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Will the Arctic Circle Further Build U.S-Russian Tensions?

by Naman Patel, published
While Santa’s elves are busying themselves crafting rocking horses and wrapping gifts, the United States and Russia are engaged in North Pole affairs far more serious than Christmas presents. Indeed, the two economic powerhouses are vying for control over the Arctic region. This contest for authority over the far north has arisen from, of course, the lure of increased tourism and the drive for scientific exploration. More importantly, it comes from the appeal of quicker shipping lanes and natural resources.

So, why are Russia and the United States making more determined grabs for Arctic command now? Well, whether one accept climate change or not, its hard to argue that the Arctic Circle hasn’t been losing ice. With the region expected to lose yet more ice in the coming years, many oil and gas companies believe that the region’s natural resources will become increasingly easier to extract. By the same token, countries with close proximity to the Arctic Circle suppose the decrease in ice will allow fast and cost-effective shipping lanes to open.

The U.S. Geological Survey estimates that the Arctic Circle holds 90 billion barrels of recoverable oil and 1,670 trillion feet of recoverable natural gas. To put it another way, the Arctic bears about 13 percent of the Earth’s undiscovered oil and 30 percent of its undiscovered natural gas. With many oil rich, Middle Eastern countries still under a period of strife, the Arctic provides an alternative for high oil consumption countries.

As for shipping routes, it seems as Arctic temperatures continue their upward trend and ice levels decline, trading vessels will be able to navigate through the northern waters with ease. This past September, a Chinese cargo ship voyaged through the Arctic Ocean to reach the major port city of Rotterdam in 31 days; that’s two weeks less time than the conventional course from China to Europe. Still, melting ice will enable use of this northern route to expand from just autumn and summer months to spring and possibly even winter months.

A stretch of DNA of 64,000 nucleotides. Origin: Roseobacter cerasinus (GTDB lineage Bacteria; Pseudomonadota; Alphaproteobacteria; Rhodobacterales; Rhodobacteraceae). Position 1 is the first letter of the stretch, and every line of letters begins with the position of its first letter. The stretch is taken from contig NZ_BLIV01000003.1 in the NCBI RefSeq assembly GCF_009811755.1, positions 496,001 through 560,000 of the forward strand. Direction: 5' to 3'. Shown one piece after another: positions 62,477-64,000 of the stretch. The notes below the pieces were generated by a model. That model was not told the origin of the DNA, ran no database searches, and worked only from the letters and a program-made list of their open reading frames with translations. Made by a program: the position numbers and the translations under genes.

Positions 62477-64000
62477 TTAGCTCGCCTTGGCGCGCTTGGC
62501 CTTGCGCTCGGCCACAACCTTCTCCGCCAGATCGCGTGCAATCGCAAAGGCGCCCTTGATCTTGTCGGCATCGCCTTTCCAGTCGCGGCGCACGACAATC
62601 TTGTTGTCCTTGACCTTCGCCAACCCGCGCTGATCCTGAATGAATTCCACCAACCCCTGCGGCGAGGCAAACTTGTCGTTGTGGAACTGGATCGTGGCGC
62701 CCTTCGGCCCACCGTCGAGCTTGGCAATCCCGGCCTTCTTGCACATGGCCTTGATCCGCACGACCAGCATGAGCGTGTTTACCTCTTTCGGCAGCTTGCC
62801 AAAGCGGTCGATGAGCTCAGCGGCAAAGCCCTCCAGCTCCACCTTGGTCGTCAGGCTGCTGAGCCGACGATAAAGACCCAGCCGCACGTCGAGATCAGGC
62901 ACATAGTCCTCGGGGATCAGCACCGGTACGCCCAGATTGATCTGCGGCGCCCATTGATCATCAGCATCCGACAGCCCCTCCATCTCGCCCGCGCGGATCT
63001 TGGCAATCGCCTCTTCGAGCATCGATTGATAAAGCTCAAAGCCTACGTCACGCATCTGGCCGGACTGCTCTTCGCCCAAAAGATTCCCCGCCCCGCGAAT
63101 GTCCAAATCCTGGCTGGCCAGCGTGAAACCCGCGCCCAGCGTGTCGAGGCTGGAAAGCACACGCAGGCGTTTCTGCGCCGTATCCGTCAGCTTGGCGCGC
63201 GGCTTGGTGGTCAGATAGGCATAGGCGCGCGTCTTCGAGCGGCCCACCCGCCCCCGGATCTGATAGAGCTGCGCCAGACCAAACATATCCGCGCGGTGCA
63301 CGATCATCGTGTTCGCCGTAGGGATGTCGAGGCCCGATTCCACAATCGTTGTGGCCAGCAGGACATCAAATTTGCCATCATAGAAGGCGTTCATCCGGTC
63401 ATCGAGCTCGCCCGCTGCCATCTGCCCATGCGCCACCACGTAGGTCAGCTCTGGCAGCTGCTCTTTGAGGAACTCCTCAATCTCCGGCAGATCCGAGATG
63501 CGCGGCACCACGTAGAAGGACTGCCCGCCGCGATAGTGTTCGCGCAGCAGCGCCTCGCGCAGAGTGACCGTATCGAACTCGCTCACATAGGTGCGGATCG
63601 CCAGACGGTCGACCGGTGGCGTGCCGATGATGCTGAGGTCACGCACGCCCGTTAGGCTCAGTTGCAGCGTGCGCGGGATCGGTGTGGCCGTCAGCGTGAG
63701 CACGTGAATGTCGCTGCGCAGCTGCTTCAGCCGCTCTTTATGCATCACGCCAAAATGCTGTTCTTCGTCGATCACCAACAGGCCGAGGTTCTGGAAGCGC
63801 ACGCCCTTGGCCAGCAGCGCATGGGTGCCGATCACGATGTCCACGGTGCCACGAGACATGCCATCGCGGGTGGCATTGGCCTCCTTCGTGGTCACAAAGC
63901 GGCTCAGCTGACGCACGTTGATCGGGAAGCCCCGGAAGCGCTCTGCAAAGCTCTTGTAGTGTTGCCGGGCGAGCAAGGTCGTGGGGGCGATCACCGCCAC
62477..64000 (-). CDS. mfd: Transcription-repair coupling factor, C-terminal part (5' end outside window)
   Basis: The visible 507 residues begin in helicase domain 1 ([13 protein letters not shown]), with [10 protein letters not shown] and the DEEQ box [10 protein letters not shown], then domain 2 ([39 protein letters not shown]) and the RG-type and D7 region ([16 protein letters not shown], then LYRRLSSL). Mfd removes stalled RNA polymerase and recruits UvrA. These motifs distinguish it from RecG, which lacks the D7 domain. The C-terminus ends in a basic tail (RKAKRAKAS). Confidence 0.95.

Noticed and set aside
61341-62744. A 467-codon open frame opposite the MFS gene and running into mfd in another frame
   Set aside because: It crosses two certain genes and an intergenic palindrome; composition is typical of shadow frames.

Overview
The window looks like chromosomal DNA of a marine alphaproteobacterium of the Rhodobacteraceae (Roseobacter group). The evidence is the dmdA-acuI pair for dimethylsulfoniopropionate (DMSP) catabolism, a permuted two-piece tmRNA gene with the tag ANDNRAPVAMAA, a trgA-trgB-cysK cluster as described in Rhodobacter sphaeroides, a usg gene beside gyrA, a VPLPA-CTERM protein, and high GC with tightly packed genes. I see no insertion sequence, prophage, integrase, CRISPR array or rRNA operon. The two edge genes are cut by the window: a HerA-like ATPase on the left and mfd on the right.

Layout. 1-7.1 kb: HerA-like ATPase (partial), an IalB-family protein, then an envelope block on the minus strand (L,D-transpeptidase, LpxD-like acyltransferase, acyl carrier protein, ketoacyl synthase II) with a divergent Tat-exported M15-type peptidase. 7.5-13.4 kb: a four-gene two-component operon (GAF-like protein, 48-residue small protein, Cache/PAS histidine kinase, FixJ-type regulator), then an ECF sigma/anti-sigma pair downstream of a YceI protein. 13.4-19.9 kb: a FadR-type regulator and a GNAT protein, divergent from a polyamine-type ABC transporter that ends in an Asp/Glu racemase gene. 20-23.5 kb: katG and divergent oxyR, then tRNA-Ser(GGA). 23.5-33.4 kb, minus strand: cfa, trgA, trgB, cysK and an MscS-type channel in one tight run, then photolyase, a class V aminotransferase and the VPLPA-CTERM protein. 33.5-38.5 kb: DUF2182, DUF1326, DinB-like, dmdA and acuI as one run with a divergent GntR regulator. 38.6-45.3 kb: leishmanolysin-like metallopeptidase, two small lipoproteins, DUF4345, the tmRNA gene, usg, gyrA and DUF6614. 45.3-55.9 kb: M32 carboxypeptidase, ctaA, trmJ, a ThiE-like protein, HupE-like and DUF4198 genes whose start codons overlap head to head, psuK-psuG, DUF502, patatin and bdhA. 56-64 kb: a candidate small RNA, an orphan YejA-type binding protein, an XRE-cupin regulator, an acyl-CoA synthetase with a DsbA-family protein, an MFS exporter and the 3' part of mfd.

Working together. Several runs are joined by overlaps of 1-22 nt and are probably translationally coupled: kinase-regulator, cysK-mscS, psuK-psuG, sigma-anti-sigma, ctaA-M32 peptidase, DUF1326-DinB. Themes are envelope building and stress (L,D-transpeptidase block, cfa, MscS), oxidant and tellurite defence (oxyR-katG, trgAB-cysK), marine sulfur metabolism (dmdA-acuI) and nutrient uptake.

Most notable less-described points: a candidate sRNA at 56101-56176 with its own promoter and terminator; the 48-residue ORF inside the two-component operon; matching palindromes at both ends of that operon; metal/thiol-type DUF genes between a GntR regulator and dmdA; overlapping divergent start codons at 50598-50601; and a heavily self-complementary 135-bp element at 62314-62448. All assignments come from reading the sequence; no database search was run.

And so, as with any other resource-rich and trade-enhancing region, the Arctic Circle has come under the eye of several countries.

The complication over this area is that international law remains vague on the topic of a country’s continental shelf. Nations have had overlapping claims to continental shelves before, and, in a part of the world where population sizes are meager and inhabitants dispersed, determining how much of the Arctic belongs to the U.S. and how much belongs to Russia is a thorny case. Nevertheless, the United States and Russia have begun taking measures to gain Arctic ground, whether or not international law gives them the right to that area.

In 2008, Dmitry Medvedev, then-president of Russia, asserted:

“In a competition for resources, it cannot be ruled out that military force could be used to resolve emerging problems that could destroy the balance of forces near the borders of Russia and her allies.”

In December, current Russian President Vladimir Putin claimed:

“Experts know too well that the flying time of American rockets from Barents Sea to Moscow is 15-16 minutes. So what should we do – give up the Arctic? We, on the contrary, have to utilize it!”

To be sure, Putin did also stress the need to “develop cooperation” and “partnership” with the United States over Arctic territory. However, he has not refrained from ratcheting up Russia’s military presence in the region.

“Next year, we have to complete the formation of new large units” and that the military divisions currently stationed in the Arctic need to stay on combat alert," Putin told his defense ministry.

Russia recently inaugurated an Arctic training military school and has the intent of re-instituting some of its Soviet-era military bases in the region.

On America’s part, the military has 22,000 soldiers, C-130s, and nuclear submarines safeguarding Alaska from a foreign threat. In addition, the United States has augmented its naval presence in the area over the past few years.

At a recent security forum in Canada, U.S. Secretary of Defense Chuck Hagel affirmed that America will “remain prepared to detect, deter, prevent and defeat threats to our homeland” and “will continue to exercise…sovereignty in and around Alaska.” Even so, Hagel did evince that a strategy of cooperation will be placed above one of militancy.

In the case that the UN Commission on the Limits of the Continental Shelf (UNCLCS) does not provide prompt analysis on Canada’s continental shelf claim, the UN International Maritime Organization (IMO) does not finish drafting what is called the Polar Code -- regulations for the safe operation of ships in northern waters -- before its deadline in 2014, and a dialog between Russian and the U.S. armed forces centered on peaceful use of the Arctic is not established, hostility will result. To say this will lead to the second Cold War is overstepping it, but the likelihood of a conflict will increase if the aforementioned scenario transpires.

No country wants tensions in the Arctic to rise -- including Russia and the U.S. However, when nations and corporations venture into the Arctic with economic benefits on their mind and little regulations or safety mechanisms in place, misunderstandings and contentions are only more probable.

By my guess, because both the United States and Russia have voiced their desire for collaboration rather than an armed confrontation, building tensions will amount to little. But if Russia, the U.S., and the UN are truly serious about cooperation in the North Pole, they will make certain that the UNCLCS and the IMO work swiftly and both countries develop a productive dialog before further use of the Arctic heightens.

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